I’m very lucky to be a professional fool. Wherever you are in the world, I’d like you to take a silly selfie, post it online and you can help the Clown Doctors bring smiles to sick kids in hospitals across Australia. Until April 2 (yes, less than 24 hours away), for every silly selfie that you post on Instagram or Twitter (or a public post on Facebook) with the hash tag #ClowningForKids, the Commonwealth Bank will donate $10 to Clown Doctors Australia. You don’t have to use your own money. Make a funny face, post the photo, tag it and the bank pays. So simple a fool could do it.
Share this post with your friends. My day job makes me so joyful I could almost turn into a happy clapper.
Today the Australian Clown Doctor community say farewell to our beloved leader, ever-smiling, humble, generous, warm hearted Peter Spitzer, the son of Czech Holocaust survivors who became a doctor then started The Humour Foundation charity in Australia. In 1996 I remember sitting in the gym of a sweaty police boys club in Erskineville with a handful of other fools while Peter explained what a Clown Doctor program could look like. Peter’s vision made our work a reality. Over the years I had the privilege of working with Peter at Sydney Children’s Hospital, The Children’s Hospital at Westmead and Royal North Shore Hospital, as well as sharing meals at our conferences and hours doing workshops and training where he taught us more ways to help those suffering. We were always inspired by his love for all the fabulous families we are lucky enough to meet in our hospital Clown rounds. Peter Spitzer approached all human life forms with an open heart, eager to learn their stories, connecting with everyone, young and old, whether the head of the hospital or a small kid in need of some distraction. He had the sharp mind of an eager scientist, always enthusiastically sharing his findings with us, always looking for ways to better our work.
My years as a Clown Doctor were punctuated by visits to Peter’s house after the Bowral Ball, where he worked his magic and made people laugh, while the lovely locals raised money to continue our programs. I treasure the memories of staying over at Peter’s house afterwards, and grand breakfasts with Peter and his darling wife Judy as we discussed our work and new ways to fundraise with his beautiful band of supporters. Later I was lucky enough to work with Peter on the pilot Elder Clown program, where Peter shared his passion for making life better for adults living with dementia.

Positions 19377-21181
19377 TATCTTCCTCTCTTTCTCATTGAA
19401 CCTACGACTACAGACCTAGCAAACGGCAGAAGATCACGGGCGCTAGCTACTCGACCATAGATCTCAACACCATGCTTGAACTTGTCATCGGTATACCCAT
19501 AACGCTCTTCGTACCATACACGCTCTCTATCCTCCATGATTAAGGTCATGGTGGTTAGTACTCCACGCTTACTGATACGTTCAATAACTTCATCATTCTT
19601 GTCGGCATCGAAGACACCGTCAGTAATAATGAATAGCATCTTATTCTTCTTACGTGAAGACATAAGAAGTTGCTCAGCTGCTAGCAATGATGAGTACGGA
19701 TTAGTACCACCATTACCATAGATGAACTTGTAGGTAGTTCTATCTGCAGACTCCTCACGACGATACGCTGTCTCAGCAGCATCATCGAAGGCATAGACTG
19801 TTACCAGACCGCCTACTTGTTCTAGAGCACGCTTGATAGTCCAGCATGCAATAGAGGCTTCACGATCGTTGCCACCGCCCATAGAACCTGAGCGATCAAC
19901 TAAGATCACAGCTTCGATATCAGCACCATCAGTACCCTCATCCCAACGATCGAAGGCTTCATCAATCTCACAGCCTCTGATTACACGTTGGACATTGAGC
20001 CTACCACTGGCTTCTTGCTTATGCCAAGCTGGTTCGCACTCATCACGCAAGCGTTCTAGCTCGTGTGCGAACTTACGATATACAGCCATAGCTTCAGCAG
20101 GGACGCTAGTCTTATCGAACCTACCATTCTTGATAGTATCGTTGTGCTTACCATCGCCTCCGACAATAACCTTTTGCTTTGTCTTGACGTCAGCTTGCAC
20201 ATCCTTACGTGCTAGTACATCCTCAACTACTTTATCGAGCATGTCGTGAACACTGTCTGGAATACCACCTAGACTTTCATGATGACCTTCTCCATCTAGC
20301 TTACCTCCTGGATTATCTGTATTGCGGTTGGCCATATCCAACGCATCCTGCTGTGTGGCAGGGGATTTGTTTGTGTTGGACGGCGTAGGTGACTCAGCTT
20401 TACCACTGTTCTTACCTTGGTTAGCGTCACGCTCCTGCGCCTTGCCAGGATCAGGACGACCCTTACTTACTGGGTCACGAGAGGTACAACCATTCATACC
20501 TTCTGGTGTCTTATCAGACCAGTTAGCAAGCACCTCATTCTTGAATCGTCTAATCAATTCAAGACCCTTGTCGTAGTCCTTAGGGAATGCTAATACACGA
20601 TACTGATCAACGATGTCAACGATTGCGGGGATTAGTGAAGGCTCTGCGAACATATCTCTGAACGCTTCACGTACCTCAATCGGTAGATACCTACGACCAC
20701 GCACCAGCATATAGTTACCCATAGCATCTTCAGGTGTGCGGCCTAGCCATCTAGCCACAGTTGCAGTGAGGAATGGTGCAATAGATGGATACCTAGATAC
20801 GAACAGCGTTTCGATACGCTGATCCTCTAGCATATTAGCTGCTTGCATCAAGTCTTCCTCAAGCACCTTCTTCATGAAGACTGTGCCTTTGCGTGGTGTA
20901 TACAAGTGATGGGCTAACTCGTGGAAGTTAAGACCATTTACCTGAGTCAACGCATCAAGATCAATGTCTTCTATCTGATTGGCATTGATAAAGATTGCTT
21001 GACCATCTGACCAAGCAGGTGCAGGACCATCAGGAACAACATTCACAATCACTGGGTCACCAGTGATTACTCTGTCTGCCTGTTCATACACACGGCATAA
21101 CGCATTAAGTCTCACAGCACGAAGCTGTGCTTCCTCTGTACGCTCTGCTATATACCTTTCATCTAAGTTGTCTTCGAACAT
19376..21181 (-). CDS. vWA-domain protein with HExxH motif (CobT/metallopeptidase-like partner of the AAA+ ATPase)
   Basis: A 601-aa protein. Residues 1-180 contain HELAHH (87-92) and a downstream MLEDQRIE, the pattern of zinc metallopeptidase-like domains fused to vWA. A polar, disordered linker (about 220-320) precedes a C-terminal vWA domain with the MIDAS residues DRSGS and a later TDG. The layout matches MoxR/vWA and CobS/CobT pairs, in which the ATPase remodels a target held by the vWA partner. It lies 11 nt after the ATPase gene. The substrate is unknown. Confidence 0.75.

Dear Doctor Fruit-Loop (see I didn’t forget the hyphen) you gave us a purpose for our work. You never grew tired of seeing the joy on a sick child’s face. You gave our performing lives so much meaning, we weren’t there to show off, we were there to empower sick children and frail elderly people. It is always about them, not us. Clown Doctoring is not a job, it is a calling, and you showed us the way. We are so sad you have left us but we vow to continue your work, we want you to be proud of us. Adios Doctor Fruit-Loop, I will think of you and the twinkle in your eyes when I carry far too many props in my coat, whenever I see a rubber chicken, or see a child’s face change from fear to laughter. I’m so glad I told you how much we all loved you the last time i saw you. I have a job and a life of meaning thanks to you. Thank you for sharing your gifts with us, you have left a magnificent legacy.
When my colleagues and I tell people we are Clown Doctors people usually say, “Oh like Robin Williams in that movie? What was the name of that film?” Patch Adams, and he’s a real doctor and a funny person. Thank you Robin Williams for bringing the idea of taking humour therapy into hospitals into the mainstream.
I first fell in love with Robin Williams when he starred in Mork and Mindy. Then I saw him live at the State Theatre in Sydney in the late 80s and I couldn’t believe his talent. To be in the room with this rapid fire stand up comedy genius was incredible. Then he starred in movies.